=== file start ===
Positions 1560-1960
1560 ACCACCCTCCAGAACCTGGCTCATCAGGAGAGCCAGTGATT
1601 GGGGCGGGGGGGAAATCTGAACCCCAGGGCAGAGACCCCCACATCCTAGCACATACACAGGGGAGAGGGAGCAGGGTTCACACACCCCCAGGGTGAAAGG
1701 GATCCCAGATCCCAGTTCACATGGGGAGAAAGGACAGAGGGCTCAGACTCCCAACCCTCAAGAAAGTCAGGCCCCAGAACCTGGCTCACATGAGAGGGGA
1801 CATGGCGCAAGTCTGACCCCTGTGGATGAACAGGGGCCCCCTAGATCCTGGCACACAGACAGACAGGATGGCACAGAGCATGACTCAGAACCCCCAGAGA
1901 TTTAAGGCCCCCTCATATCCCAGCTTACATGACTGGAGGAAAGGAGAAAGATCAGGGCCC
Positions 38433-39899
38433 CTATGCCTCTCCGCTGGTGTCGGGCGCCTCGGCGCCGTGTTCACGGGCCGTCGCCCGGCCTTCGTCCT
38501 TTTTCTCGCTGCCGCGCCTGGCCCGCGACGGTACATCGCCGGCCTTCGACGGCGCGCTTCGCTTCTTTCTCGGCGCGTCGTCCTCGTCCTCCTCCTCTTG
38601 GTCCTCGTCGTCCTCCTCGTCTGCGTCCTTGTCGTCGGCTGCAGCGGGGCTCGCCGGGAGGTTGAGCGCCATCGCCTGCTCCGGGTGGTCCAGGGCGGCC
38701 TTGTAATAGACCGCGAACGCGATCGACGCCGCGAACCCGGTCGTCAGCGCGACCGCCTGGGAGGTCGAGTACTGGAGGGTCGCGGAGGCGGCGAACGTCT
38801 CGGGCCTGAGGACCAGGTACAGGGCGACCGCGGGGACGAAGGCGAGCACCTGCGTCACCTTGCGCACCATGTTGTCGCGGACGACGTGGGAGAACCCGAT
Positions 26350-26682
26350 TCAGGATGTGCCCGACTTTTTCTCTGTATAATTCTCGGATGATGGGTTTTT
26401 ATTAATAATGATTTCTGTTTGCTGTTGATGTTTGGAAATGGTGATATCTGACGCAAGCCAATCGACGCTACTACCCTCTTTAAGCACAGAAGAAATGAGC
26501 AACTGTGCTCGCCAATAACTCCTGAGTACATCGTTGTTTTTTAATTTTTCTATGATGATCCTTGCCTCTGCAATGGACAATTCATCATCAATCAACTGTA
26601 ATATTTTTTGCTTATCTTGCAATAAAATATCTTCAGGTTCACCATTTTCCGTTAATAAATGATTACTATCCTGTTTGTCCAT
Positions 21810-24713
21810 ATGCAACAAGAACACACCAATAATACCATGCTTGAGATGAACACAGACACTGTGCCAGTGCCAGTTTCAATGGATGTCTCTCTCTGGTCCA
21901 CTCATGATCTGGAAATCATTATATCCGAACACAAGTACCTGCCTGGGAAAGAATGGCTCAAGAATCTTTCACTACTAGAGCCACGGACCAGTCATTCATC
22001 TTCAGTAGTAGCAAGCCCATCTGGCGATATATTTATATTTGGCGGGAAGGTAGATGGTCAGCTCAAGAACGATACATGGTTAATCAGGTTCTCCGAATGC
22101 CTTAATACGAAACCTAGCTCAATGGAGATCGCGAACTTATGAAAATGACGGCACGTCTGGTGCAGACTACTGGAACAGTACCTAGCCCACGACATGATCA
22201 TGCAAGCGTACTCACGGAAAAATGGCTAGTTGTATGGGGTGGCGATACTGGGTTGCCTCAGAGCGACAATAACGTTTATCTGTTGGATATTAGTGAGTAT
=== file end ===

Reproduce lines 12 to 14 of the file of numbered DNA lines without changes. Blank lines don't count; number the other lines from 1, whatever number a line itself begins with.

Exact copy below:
38801 CGGGCCTGAGGACCAGGTACAGGGCGACCGCGGGGACGAAGGCGAGCACCTGCGTCACCTTGCGCACCATGTTGTCGCGGACGACGTGGGAGAACCCGAT
Positions 26350-26682
26350 TCAGGATGTGCCCGACTTTTTCTCTGTATAATTCTCGGATGATGGGTTTTT